As the second holiest city in Iran (after Mashhad) and the center of study for religious clerics and students, Qom has a reputation for being conservative, and is therefore just a city to pass through on many travelers’ itineraries. But that would mean missing out on the many architectural, cultural, and natural sites it has to offer. Read on to discover the best things to see and do in Qom.
Fatima Masumeh Shrine
The Fatima Masumeh Shrine tends to fly under the radar, but it is in fact one of Iran’s most stunning mosques. Named for a sister of Imam Reza, the eighth Shia imam whose shrine is located in Mashhad, the geometric shapes and floral motifs of this shrine have a distinctly feminine touch, making you want to linger outside a bit longer to admire the tiles. The interior of this spacious shrine is immaculately decorated and has many notable burials on site, ranging from royalty and political figures to clerics and scholars.
Bazaars are the beating heart of Iranian cities, and the one in Qom is no different. Divided into two parts, the old section dates from the Safavid era (about four centuries ago) and appears more like an exhibition of handicrafts, while the new section was developed and expanded in the 19th century. The timcheh, which consists mainly of carpet stores, is the most architecturally impressive part of the bazaar, with three massive domes pierced by lightwells for light and ventilation.
With a spectacular view of the Fatima Masumeh Shrine, Astane Square is Qom’s marble-paved plaza. This square is most pleasant in the evening hours when it’s glowing with lights from the shrine, and robed clerics, scholars, pilgrims, and families gather for a chat or stroll. The city’s famed confection is sohan, a crunchy, buttery, toffee-like brittle studded with pistachios. This is the perfect spot to buy a tin from one of the souvenir shops, as well as to grab a glass of hot tea to wash it down with as you people watch.
Green Dome Garden
Nestled in this small garden are three 13th century tower-like mausoleums built for members of the House of Safi, who ruled Qom in the 14th century. The two turquoise-colored coned domes and one round dome are 12-sided on the exterior but octagonal inside. Intricate brickwork, as well as Thuluth and Kufic calligraphy, are just some of the similarities they bear to Soltaniyeh Dome in Zanjan, from which they’re believed to have been inspired.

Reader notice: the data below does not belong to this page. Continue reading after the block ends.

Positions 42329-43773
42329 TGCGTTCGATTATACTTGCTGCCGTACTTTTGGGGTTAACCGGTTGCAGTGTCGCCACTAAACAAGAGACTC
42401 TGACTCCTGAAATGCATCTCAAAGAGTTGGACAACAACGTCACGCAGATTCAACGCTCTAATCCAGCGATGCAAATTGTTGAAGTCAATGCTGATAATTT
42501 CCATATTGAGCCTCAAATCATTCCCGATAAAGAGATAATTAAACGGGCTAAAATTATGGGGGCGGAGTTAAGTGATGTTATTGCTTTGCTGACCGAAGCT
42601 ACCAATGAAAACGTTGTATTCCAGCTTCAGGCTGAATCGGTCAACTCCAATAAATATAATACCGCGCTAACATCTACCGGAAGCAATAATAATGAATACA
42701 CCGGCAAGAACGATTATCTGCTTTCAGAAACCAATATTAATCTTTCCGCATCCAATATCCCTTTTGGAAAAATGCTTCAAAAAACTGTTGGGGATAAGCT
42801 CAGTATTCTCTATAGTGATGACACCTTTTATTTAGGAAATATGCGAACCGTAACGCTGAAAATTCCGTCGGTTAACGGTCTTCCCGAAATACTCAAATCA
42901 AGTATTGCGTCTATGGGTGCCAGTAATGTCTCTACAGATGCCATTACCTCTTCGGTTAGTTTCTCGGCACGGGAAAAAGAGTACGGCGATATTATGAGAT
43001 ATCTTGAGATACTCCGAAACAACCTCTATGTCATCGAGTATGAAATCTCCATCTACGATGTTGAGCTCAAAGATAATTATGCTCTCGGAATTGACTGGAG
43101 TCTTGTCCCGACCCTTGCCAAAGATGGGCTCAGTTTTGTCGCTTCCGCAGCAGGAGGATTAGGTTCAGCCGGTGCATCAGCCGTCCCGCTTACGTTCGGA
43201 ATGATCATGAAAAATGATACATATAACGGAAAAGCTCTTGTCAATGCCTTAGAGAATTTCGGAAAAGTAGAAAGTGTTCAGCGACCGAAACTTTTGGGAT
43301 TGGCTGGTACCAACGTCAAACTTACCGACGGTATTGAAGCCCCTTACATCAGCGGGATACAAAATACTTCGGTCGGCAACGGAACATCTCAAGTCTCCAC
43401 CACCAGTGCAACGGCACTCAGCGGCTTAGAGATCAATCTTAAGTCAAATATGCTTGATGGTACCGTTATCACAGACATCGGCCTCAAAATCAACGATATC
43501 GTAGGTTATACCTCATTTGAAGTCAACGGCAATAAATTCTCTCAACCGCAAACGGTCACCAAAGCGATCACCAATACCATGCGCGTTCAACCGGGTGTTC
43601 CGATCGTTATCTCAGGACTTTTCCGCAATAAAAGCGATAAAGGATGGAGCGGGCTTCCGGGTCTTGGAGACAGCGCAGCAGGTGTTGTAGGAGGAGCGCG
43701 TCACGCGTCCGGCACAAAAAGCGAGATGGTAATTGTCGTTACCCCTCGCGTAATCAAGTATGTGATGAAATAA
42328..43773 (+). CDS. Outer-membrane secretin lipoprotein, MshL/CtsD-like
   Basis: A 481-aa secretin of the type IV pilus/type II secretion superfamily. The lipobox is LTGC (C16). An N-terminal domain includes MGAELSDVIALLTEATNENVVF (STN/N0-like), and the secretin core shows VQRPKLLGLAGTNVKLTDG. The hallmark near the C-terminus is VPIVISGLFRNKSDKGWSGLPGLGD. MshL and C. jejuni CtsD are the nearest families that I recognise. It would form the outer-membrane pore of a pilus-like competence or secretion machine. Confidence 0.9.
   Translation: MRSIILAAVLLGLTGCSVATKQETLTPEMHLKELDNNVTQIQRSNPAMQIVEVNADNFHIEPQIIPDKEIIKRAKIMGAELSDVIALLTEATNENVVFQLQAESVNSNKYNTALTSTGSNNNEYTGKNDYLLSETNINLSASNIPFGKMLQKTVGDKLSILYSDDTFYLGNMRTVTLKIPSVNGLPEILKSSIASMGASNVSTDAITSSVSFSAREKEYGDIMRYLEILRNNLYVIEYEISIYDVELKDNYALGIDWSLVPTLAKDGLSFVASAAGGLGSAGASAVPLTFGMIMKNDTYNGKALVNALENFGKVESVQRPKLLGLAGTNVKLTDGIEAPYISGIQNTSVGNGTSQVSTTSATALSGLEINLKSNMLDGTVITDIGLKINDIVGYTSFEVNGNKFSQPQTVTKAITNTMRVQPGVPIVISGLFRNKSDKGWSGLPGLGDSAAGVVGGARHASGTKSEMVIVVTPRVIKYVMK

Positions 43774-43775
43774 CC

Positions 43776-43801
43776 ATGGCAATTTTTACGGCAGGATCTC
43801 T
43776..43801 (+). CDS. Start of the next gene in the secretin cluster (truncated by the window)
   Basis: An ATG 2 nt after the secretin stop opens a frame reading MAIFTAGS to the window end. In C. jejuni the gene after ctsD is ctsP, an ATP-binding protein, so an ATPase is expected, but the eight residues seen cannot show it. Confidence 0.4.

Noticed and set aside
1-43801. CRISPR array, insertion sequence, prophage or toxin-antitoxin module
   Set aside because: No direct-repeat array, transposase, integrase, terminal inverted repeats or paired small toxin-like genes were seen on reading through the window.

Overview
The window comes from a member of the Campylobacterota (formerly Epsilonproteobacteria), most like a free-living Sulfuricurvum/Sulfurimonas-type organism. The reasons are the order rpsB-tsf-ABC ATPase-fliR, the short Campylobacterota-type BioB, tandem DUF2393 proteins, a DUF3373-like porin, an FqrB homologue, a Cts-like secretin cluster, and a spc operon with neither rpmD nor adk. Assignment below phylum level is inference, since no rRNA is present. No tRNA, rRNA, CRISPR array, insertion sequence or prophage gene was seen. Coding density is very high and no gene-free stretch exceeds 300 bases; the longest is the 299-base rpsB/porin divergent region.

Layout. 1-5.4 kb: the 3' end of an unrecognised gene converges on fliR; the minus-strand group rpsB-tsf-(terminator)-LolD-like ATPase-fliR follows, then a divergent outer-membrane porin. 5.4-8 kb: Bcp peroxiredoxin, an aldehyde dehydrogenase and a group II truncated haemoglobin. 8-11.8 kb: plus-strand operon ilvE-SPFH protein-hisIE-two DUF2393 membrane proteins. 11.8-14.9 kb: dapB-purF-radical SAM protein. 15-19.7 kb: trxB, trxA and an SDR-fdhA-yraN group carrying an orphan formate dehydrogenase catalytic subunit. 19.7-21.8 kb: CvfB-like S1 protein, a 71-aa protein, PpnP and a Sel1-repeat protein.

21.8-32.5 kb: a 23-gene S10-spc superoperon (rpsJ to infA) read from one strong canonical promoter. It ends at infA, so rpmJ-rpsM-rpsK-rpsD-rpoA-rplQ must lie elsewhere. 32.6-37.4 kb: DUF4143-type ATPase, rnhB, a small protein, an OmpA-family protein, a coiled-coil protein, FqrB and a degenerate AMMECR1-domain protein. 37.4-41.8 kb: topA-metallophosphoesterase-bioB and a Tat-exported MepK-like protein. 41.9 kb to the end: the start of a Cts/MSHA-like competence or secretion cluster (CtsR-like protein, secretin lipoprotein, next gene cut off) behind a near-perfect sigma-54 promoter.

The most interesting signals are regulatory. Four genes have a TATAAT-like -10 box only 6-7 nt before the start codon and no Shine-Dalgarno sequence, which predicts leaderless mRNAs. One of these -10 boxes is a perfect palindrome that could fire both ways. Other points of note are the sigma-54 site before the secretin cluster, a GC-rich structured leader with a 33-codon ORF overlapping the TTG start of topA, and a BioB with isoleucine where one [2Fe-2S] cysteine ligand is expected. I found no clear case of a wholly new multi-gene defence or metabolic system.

Yazdanpanah Historical House
Yazdanpanah Historical House dates back to the late Qajar and early Pahlavi era. This 120-year-old mansion is divided into separate wings to account for the changing temperatures throughout the year. Elaborately designed columns, windows, and windtowers stand out against the simple mud brick building. It’s a spacious yet cozy place to enjoy a Persian meal, particularly the traditional dizi stew or kebabs, followed by tea prepared over a charcoal fire.
Yazdanpanah Historical House, 11 Alley, 19 Dey st., Qom, Iran, (+98) 25137716659
This mosque has religious significance as the site where a local leader reportedly met the 12th Shia Imam. Construction is believed to have started in the mid-1730s, and the mosque has expanded over the years. The brickwork iwans, multi-colored tiles, and Thuluth calligraphy become especially picturesque at night, when floodlights illuminate the complex and give it a spiritual radiance. Pilgrims frequenting this mosque write their wishes on a piece of paper and drop it down the mosque’s well to have it answered by the 12th Imam.
About 100 km east of Qom is the utterly desolate Namak (salt) Lake. A remnant of a sea from the Pleistocene epoch, only one square kilometer of the total 1800 square kilometer area is now covered in water. Visitors crunch layers of thick white salt as they walk across. This silent, other-worldly lake is visible from the Qom-Esfahan highway and should be a definite pitstop as you leave the city on your way towards Kashan or Esfahan.